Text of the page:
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Ann Clin Transl Neurol ; 9(6): 778-785, 2022 06.
Article in English | MEDLINE | ID: covidwho-1782552


BACKGROUND: The association between autonomic dysfunction and long-COVID syndrome is established. However, the prevalence and patterns of symptoms of dysautonomia in long-COVID syndrome in a large population are lacking. OBJECTIVE: To evaluate the prevalence and patterns of symptoms of dysautonomia in patients with long-COVID syndrome. METHODS: We administered the Composite Autonomic Symptom Score 31 (COMPASS-31) questionnaire to a sample of post-COVID-19 patients who were referred to post-COVID clinic in Assiut University Hospitals, Egypt for symptoms concerning for long-COVID syndrome. Participants were asked to complete the COMPASS-31 questionnaire referring to the period of more than 4 weeks after acute COVID-19. RESULTS: We included 320 patients (35.92 ± 11.92 years, 73% females). The median COMPASS-31 score was 26.29 (0-76.73). The most affected domains of dysautonomia were gastrointestinal, secretomotor, and orthostatic intolerance with 91.6%, 76.4%, and 73.6%, respectively. There was a positive correlation between COMPASS-31 score and long-COVID duration (p < 0.001) and a positive correlation between orthostatic intolerance domain score and post-COVID duration (p < 0.001). There was a positive correlation between orthostatic intolerance domain score and age of participants (p = 0.004). Two hundred forty-seven patients (76.7%) had a high score of COMPASS-31 >16.4. Patients with COMPASS-31 >16.4 had a longer duration of long-COVID syndrome than those with score <16.4 (46.2 vs. 26.8 weeks, p < 0.001). CONCLUSIONS: Symptoms of dysautonomia are common in long-COVID syndrome. The most common COMPASS-31 affected domains of dysautonomia are gastrointestinal, secretomotor, and orthostatic intolerance. There is a positive correlation between orthostatic intolerance domain score and patients' age.

COVID-19 , Orthostatic Intolerance , Primary Dysautonomias , COVID-19/complications , COVID-19/epidemiology , Cross-Sectional Studies , Female , Humans , Male , Prevalence , Primary Dysautonomias/epidemiology , Primary Dysautonomias/etiology , Syndrome , Post-Acute COVID-19 Syndrome
Neurology ; 96(11): e1527-e1538, 2021 03 16.
Article in English | MEDLINE | ID: covidwho-1028513


OBJECTIVE: Severe acute respiratory syndrome coronavirus 2 (SARS-CoV-2) is protean in its manifestations, affecting nearly every organ system. However, nervous system involvement and its effect on disease outcome are poorly characterized. The objective of this study was to determine whether neurologic syndromes are associated with increased risk of inpatient mortality. METHODS: A total of 581 hospitalized patients with confirmed SARS-CoV-2 infection, neurologic involvement, and brain imaging were compared to hospitalized non-neurologic patients with coronavirus disease 2019 (COVID-19). Four patterns of neurologic manifestations were identified: acute stroke, new or recrudescent seizures, altered mentation with normal imaging, and neuro-COVID-19 complex. Factors present on admission were analyzed as potential predictors of in-hospital mortality, including sociodemographic variables, preexisting comorbidities, vital signs, laboratory values, and pattern of neurologic manifestations. Significant predictors were incorporated into a disease severity score. Patients with neurologic manifestations were matched with patients of the same age and disease severity to assess the risk of death. RESULTS: A total of 4,711 patients with confirmed SARS-CoV-2 infection were admitted to one medical system in New York City during a 6-week period. Of these, 581 (12%) had neurologic issues of sufficient concern to warrant neuroimaging. These patients were compared to 1,743 non-neurologic patients with COVID-19 matched for age and disease severity admitted during the same period. Patients with altered mentation (n = 258, p = 0.04, odds ratio [OR] 1.39, confidence interval [CI] 1.04-1.86) or radiologically confirmed stroke (n = 55, p = 0.001, OR 3.1, CI 1.65-5.92) had a higher risk of mortality than age- and severity-matched controls. CONCLUSIONS: The incidence of altered mentation or stroke on admission predicts a modest but significantly higher risk of in-hospital mortality independent of disease severity. While other biomarker factors also predict mortality, measures to identify and treat such patients may be important in reducing overall mortality of COVID-19.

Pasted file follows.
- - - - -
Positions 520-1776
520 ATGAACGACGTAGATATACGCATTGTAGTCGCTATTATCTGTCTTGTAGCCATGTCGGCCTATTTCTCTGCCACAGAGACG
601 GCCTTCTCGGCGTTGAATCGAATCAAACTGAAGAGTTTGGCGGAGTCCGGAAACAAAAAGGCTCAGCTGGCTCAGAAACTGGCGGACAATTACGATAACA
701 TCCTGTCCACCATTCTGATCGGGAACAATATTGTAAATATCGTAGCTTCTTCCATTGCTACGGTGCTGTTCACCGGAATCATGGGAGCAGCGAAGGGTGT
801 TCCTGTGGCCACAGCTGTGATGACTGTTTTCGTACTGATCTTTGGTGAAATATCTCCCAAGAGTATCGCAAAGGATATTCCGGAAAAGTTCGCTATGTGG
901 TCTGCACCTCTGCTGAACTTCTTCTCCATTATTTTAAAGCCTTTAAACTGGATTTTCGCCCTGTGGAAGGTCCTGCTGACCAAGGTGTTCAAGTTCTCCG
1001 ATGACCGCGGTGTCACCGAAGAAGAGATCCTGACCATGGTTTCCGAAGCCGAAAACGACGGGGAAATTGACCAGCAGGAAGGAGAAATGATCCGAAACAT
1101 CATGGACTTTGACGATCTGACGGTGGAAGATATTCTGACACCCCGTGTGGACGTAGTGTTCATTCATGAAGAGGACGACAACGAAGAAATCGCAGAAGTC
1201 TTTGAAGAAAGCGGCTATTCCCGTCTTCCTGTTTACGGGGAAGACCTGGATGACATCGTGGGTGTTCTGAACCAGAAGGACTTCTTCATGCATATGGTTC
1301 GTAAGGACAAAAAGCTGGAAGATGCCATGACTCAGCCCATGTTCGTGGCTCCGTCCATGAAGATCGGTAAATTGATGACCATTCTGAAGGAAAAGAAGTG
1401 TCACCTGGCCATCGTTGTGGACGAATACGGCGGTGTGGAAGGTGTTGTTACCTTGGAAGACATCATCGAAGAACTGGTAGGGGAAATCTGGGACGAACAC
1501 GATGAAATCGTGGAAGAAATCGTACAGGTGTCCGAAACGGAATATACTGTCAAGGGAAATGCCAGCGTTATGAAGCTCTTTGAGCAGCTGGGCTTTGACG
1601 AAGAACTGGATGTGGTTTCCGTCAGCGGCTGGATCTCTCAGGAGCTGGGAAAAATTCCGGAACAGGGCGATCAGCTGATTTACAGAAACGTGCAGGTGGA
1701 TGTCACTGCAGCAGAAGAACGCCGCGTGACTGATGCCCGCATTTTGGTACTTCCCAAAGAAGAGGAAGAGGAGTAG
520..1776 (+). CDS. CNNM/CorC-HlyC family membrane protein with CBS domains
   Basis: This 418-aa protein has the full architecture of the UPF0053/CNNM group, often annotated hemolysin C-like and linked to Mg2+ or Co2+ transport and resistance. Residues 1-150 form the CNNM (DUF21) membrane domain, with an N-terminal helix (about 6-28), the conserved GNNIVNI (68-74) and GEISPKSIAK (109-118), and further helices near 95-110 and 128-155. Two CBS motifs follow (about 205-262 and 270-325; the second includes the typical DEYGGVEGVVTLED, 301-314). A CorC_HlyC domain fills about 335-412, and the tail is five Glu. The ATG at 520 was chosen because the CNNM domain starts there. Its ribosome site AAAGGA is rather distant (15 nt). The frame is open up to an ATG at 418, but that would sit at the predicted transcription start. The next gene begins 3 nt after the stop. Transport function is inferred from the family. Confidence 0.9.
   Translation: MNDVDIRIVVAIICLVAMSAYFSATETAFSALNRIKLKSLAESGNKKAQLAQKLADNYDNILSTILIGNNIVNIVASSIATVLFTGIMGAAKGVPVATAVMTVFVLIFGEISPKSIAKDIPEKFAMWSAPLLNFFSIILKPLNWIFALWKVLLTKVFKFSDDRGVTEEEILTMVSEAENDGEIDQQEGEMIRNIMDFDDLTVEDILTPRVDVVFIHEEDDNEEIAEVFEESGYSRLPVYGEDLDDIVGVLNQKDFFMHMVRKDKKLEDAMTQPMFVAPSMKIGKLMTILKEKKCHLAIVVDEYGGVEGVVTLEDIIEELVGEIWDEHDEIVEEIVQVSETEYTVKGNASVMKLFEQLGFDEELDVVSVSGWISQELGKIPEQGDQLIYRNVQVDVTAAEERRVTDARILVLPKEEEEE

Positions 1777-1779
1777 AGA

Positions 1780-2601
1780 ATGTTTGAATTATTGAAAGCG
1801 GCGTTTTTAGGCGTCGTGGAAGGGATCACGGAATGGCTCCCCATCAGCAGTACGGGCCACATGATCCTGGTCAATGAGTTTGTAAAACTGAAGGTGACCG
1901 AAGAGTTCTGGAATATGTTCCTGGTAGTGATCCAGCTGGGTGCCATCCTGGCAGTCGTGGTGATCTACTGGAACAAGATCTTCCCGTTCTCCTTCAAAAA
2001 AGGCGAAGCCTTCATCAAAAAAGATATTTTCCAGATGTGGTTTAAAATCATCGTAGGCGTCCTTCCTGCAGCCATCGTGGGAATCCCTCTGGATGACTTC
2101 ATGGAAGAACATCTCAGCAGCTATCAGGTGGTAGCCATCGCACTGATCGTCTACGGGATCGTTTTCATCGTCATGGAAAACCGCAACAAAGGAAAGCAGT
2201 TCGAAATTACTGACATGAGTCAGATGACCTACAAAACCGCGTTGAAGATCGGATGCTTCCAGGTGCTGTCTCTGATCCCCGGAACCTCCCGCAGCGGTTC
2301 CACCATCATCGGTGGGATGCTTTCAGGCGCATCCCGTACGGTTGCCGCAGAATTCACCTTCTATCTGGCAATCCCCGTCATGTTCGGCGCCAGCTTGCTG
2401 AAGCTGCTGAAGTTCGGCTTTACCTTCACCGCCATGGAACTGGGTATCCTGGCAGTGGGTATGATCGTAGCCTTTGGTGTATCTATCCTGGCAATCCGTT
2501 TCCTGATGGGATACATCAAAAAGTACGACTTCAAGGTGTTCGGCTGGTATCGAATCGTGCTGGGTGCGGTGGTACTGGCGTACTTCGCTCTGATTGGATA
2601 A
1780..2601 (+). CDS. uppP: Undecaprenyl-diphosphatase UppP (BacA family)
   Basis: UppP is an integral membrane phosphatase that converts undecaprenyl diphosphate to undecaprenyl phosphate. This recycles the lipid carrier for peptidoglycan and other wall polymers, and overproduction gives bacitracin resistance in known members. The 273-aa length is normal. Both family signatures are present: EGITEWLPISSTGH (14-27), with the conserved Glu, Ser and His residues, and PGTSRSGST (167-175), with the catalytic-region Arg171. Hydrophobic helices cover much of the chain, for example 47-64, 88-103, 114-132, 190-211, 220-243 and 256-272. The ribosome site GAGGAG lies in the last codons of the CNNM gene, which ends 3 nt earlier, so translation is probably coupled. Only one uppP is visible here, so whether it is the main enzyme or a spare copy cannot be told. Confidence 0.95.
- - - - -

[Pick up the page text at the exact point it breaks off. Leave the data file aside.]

COVID-19/mortality , Confusion/physiopathology , Consciousness Disorders/physiopathology , Hospital Mortality , Stroke/physiopathology , Aged , Aged, 80 and over , Ageusia/epidemiology , Ageusia/physiopathology , Anosmia/epidemiology , Anosmia/physiopathology , Ataxia/epidemiology , Ataxia/physiopathology , COVID-19/physiopathology , Confusion/epidemiology , Consciousness Disorders/epidemiology , Cranial Nerve Diseases/epidemiology , Cranial Nerve Diseases/physiopathology , Delirium/epidemiology , Delirium/physiopathology , Female , Headache/epidemiology , Headache/physiopathology , Humans , Male , Middle Aged , Paresthesia/epidemiology , Paresthesia/physiopathology , Primary Dysautonomias/epidemiology , Primary Dysautonomias/physiopathology , Recurrence , SARS-CoV-2 , Seizures/epidemiology , Seizures/physiopathology , Stroke/epidemiology , Vertigo/epidemiology , Vertigo/physiopathology